Monday, February 28, 2005

posts so far on parshat Vayakel

Year 1
Year 2

Miracles and the Natural Order - part 3

Can the Natural Order Change?

There is a yerushalmi that suggests that the natural order is subject to change. In yerushalmi Peah 33a (and in yerushalmi Sota 7b and 45b) we see a statement by Rabbi Yochanan that is explained based on the fact that in his days the world changed.

דלמא
רבי אבהו ורבי יוסי בן חנינא ור"ש בן לקיש עברו על כרם דורון
אפיק לון אריסא חדא פרסיקא
אכלון אינון וחמריהון ואייתרן ושערונא
כהדין לפיסא דכפר חנניא מחזיק זאה של עדשים
בתר יומין עברון תמן
אפיק לון תרי תלת לגו ידא
אמרו ליה מן ההוא אילנא אנן בעיין
אמר לון מיני' אינון
וקרון עלוי ארץ פרי למלחה מרעת יושבי בה
אמר ר' חנינא כד סלקת להכא נסיבת איזורי ואיזורי' דברי ואיזוריה דחמרי
מקפא בירתא דחרובתיה דארעא דישראל ולא מטין
קצת חד חרוב ונגד מלא ידוי דובש'
אמר רבי יוחנן יפה סיפסוף שאכלנו בילדותינו מפרסקי' שאכלנו בזקנותינו
דביומוי אישתני עלמא
א"ר חייא בר בא סאה ארבלית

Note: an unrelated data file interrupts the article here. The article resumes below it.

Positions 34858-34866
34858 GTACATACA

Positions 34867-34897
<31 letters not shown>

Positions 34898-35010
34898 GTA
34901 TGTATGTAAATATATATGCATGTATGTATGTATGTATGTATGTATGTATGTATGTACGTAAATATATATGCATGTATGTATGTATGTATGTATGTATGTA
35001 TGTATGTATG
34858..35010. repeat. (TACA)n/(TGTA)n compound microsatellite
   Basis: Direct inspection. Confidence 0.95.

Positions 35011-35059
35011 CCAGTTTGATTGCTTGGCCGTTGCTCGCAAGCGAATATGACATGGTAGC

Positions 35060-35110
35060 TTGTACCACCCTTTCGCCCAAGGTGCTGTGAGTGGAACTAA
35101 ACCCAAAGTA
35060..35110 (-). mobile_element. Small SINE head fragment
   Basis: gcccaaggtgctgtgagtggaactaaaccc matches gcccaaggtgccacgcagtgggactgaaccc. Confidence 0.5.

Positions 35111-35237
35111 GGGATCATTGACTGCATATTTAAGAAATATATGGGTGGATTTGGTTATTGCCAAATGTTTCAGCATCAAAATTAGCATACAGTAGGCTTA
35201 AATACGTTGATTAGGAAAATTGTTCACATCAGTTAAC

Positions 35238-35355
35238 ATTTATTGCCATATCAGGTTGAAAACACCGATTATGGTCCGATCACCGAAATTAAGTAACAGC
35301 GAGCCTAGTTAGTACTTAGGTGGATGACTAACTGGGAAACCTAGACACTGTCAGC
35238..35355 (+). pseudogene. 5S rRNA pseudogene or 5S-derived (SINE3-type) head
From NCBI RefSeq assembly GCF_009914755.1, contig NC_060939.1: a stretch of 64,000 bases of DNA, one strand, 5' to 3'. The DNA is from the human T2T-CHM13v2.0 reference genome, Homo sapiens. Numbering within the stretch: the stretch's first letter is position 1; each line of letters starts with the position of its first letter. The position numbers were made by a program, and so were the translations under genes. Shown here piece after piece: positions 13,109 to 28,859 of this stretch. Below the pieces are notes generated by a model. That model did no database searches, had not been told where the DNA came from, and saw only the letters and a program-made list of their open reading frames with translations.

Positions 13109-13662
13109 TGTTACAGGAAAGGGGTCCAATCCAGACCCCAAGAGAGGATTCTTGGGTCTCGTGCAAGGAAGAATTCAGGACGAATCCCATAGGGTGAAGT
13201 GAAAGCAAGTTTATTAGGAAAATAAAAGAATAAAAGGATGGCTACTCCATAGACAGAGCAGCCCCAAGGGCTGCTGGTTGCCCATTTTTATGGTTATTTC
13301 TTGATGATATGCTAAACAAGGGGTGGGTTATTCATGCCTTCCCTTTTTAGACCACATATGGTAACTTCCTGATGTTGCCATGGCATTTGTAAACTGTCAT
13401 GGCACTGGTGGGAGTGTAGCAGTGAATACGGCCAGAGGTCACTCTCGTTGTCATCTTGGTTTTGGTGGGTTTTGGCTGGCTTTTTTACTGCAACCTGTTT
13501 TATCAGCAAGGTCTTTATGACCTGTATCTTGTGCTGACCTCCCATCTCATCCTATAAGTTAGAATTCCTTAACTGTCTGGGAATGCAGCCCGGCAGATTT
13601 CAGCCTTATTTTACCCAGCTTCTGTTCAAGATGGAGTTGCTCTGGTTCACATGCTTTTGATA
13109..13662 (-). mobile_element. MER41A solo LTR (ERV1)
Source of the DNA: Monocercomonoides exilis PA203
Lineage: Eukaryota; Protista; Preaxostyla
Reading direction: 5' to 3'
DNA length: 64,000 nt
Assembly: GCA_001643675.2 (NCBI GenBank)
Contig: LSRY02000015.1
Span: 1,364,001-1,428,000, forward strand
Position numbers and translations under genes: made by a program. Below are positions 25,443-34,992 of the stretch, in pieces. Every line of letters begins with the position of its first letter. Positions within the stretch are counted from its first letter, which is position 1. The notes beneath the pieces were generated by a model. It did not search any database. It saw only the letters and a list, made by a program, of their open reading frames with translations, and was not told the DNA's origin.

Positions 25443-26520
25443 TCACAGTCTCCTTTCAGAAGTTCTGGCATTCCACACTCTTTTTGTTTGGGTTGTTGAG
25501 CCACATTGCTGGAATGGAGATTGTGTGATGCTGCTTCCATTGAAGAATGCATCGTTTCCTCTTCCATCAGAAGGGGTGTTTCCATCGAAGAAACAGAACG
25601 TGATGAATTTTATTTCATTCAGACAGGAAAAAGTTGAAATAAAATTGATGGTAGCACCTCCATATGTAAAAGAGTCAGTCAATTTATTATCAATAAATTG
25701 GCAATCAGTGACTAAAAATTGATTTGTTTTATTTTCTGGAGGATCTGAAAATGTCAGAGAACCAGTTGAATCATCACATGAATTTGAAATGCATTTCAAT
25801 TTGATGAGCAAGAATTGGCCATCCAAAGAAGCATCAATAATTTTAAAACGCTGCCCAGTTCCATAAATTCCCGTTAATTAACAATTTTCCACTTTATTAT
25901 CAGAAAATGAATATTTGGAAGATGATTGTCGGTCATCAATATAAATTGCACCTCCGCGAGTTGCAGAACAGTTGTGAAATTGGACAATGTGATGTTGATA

היתה מוציאה סאה סולת
סאה קמח
סאה קיבר
סאה מורסן
סאה גניינין
וכדון אפילו חדא בחדא לא קיימא
A story
Rabbi Abahu, Rabbi Yossi ben Chanina, and Rabbi Shimon ben Lakish passed by Kerem Doron (a place)
The tenant brought out for them a peach (περσιχου)
They ate it, and their donkey-drivers [ate it] and left over some
and they measured it like the ilpis (pot) made in Kfar Chanania {a place where they made such vessels - thus they can refer to it for a standard size}
After some days they passed by there,
He brought out {such that} two or three {peaches fit} in the hand {so they were much smaller}.
They said to him: we desire from the same tree as last time.
He said to them: they are from it {the fruits are from the same tree}.
And they called upon it the verse in Tehillim 107:34

לד אֶרֶץ פְּרִי, לִמְלֵחָה; מֵרָעַת, יוֹשְׁבֵי בָהּ. 34 [Hashem turneth] A fruitful land into a salt waste, for the wickedness of them that dwell therein.